Thursday, July 30, 2009

Gadget of the week: Gibson Earl Scruggs banjo from Land of the Lost


Introducing the Gibson Earls Scruggs banjo as played by Will Ferrell’s eccentric palaeontologist Dr. Rick Marshall in new comedy Land of the Lost, out at UK cinemas from tomorrow.
And if you fancy strumming along on a banjo, the Gibson Earl Scruggs is a fantastic place to start. This five-string one is modelled on the personal Granada model played by bluegrass banjo legend Earl Scruggs and as such features nickel-plated hardware to look like the worn gold-plated hardware on Earl’s. Introduced into the Gibson family back in 1984, the triple-bound instrument (white/ black/ white) is made of figured maple, finished with hand-applied lacquer and boasts a gorgeous hearts and flowers pattern.

It’s not cheap at $3,999, but delivers on every level; and will even come in handy in spooky giant bug-infested caves in fantastical lands. Or so we’ve heard.

Thursday, July 9, 2009

House Resolution Introduced Honoring Lester Flatt


I received an email from a friend that a resolution has been introduced into the US House of Representatives> Here is what I received:

U.S. Rep. Lincoln Davis, has introduced a resolution honoring Lester Flatt. The number is H.Res.583 and can looked up on www.thomas.gov We have 11 cosponsors. We represent 24 counties in middle and east Tennessee, including White County and Sparta, Tennessee. Congressman Davis (as am I) is big bluegrass fan and wanted to recognize his life and contributions in this 30th year since his passing. I borrowed some from your site www.flatt-and-scruggs.com in drafting the resolution, and wanted to inform you of this.

Here is the contents of the resolution:


111th CONGRESS

1st Session

H. RES. 583
Expressing the sense of the House of Representatives that Lester Flatt has made an invaluable contribution to American art as both a songwriter and a performer, leaving an indelible legacy in bluegrass music.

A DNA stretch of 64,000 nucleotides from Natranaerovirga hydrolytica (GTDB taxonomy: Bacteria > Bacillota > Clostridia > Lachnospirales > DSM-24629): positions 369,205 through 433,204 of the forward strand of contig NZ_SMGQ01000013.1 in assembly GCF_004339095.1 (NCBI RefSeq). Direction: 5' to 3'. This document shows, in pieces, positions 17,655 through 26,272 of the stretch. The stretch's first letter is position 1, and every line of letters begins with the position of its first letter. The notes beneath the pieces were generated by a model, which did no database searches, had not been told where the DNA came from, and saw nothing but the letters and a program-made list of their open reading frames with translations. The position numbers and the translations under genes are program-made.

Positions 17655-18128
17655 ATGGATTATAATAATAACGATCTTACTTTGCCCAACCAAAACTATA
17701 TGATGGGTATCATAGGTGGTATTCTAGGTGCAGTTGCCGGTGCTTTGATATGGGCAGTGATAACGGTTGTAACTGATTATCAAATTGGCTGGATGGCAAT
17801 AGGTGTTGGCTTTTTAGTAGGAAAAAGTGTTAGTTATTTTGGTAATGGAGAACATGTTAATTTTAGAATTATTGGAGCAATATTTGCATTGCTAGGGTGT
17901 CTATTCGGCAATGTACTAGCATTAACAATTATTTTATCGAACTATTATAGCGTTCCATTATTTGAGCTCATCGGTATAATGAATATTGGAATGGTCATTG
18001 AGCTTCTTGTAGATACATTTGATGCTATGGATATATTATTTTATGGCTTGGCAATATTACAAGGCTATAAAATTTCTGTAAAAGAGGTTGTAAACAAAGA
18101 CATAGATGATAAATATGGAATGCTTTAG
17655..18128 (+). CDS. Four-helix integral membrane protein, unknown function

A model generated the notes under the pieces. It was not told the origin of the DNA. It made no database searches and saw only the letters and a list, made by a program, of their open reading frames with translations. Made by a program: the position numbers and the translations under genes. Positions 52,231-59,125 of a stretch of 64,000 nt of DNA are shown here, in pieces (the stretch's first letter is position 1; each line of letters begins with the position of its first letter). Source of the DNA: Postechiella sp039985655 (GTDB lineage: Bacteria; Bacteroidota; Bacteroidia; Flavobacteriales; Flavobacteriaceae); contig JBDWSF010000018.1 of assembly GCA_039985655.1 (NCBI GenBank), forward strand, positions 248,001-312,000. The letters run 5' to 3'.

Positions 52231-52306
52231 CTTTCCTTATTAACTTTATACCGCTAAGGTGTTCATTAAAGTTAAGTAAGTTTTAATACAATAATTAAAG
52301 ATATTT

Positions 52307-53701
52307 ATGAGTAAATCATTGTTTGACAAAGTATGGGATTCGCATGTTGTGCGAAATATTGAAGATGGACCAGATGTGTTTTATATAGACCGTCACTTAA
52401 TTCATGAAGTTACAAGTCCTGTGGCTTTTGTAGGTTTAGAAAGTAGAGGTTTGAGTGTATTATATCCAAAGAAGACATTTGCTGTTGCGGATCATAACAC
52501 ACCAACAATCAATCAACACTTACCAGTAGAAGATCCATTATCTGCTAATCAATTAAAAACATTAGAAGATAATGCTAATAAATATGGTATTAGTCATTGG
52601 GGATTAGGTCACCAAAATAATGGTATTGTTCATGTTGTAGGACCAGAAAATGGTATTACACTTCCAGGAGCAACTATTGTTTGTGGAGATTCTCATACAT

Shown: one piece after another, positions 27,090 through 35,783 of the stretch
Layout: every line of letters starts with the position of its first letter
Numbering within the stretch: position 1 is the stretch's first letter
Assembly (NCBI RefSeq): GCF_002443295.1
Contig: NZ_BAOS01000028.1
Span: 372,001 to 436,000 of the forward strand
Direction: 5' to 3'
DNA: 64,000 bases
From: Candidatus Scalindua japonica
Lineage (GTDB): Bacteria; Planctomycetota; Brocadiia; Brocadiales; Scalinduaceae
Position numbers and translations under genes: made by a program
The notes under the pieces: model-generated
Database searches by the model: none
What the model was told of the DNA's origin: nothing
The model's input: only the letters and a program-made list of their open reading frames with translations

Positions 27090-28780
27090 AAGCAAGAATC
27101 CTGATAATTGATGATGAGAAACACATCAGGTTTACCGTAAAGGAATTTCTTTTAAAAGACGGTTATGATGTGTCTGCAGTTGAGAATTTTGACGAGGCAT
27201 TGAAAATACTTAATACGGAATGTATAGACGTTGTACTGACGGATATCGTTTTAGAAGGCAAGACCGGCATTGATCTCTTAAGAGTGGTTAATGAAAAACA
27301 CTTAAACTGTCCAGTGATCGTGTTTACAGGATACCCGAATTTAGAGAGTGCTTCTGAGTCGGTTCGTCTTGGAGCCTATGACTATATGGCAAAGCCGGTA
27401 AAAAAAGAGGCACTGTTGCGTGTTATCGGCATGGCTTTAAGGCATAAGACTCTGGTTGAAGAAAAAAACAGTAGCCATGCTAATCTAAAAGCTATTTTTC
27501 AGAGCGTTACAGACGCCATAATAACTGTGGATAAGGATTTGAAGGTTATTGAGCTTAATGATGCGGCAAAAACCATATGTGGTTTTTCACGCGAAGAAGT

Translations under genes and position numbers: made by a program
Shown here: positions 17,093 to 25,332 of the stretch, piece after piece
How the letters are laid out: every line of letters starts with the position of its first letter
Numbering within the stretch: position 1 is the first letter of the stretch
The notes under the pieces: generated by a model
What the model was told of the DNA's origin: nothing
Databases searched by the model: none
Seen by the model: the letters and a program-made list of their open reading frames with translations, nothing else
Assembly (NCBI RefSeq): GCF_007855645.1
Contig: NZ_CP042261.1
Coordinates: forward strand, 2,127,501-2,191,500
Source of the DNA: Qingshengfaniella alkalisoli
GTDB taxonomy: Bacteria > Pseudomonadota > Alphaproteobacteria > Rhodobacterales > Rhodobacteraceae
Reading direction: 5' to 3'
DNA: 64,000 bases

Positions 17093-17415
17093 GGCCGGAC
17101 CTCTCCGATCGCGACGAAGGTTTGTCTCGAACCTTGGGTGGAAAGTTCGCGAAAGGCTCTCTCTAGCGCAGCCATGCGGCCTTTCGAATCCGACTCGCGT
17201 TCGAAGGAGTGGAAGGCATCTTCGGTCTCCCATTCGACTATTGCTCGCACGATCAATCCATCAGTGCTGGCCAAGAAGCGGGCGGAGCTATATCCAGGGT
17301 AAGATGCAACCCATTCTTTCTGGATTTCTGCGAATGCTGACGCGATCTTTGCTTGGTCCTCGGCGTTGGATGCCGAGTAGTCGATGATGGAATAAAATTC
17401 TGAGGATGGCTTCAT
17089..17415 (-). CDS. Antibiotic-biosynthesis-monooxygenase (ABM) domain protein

IN THE HOUSE OF REPRESENTATIVES

June 25, 2009
Mr. DAVIS of Tennessee (for himself, Mr. DELAHUNT, Mr. SHULER, Mr. CHILDERS, Mr. COOPER, Mr. MOORE of Kansas, Mr. COBLE, Mr. TANNER, Mr. NEAL of Massachusetts, Mr. DUNCAN, and Mr. MCGOVERN) submitted the following resolution; which was referred to the Committee on Education and Labor


--------------------------------------------------------------------------------


RESOLUTION
Expressing the sense of the House of Representatives that Lester Flatt has made an invaluable contribution to American art as both a songwriter and a performer, leaving an indelible legacy in bluegrass music.

Whereas Lester Flatt was born on June 19, 1914, in the region of Sparta, Tennessee;

Whereas Lester Flatt began playing guitar and singing in local churches at a young age;

Whereas Lester Flatt got his first break playing with Charlie Monroe and the Kentucky Pardners in North Carolina in the early 1940s;

Whereas in 1945, Lester Flatt was invited by Bill Monroe to play rhythm guitar and sing with Monroe's band on the Grand Ole Opry;

Whereas Lester Flatt, Earl Scruggs, Chubby Wise, Howard Watts, and Bill Monroe are widely credited with the creation of bluegrass music through their band, Bill Monroe and the Bluegrass Boys;

Whereas Lester Flatt later joined with Earl Scruggs to create the band Flatt and Scruggs and the Foggy Mountain Boys, which remains one of the most influential bands in bluegrass music;

Whereas in 1969, Lester Flatt parted with Scruggs to form the band Nashville Grass, with whom he performed until shortly before his death on May 11, 1979;

Whereas in 1991, Lester Flatt, along with Bill Monroe and Earl Scruggs, became an inaugural member of the International Bluegrass Music Hall of Fame; and

Whereas Lester Flatt is widely regarded as one of the greatest bluegrass musicians and singers of all time, writing dozens of songs that are considered bluegrass classics: Now, therefore, be it


Resolved, That it is the sense of the House of Representatives that Lester Flatt has made an invaluable contribution to American art as both a songwriter and a performer, leaving an indelible legacy in bluegrass music.
An honor long overdue!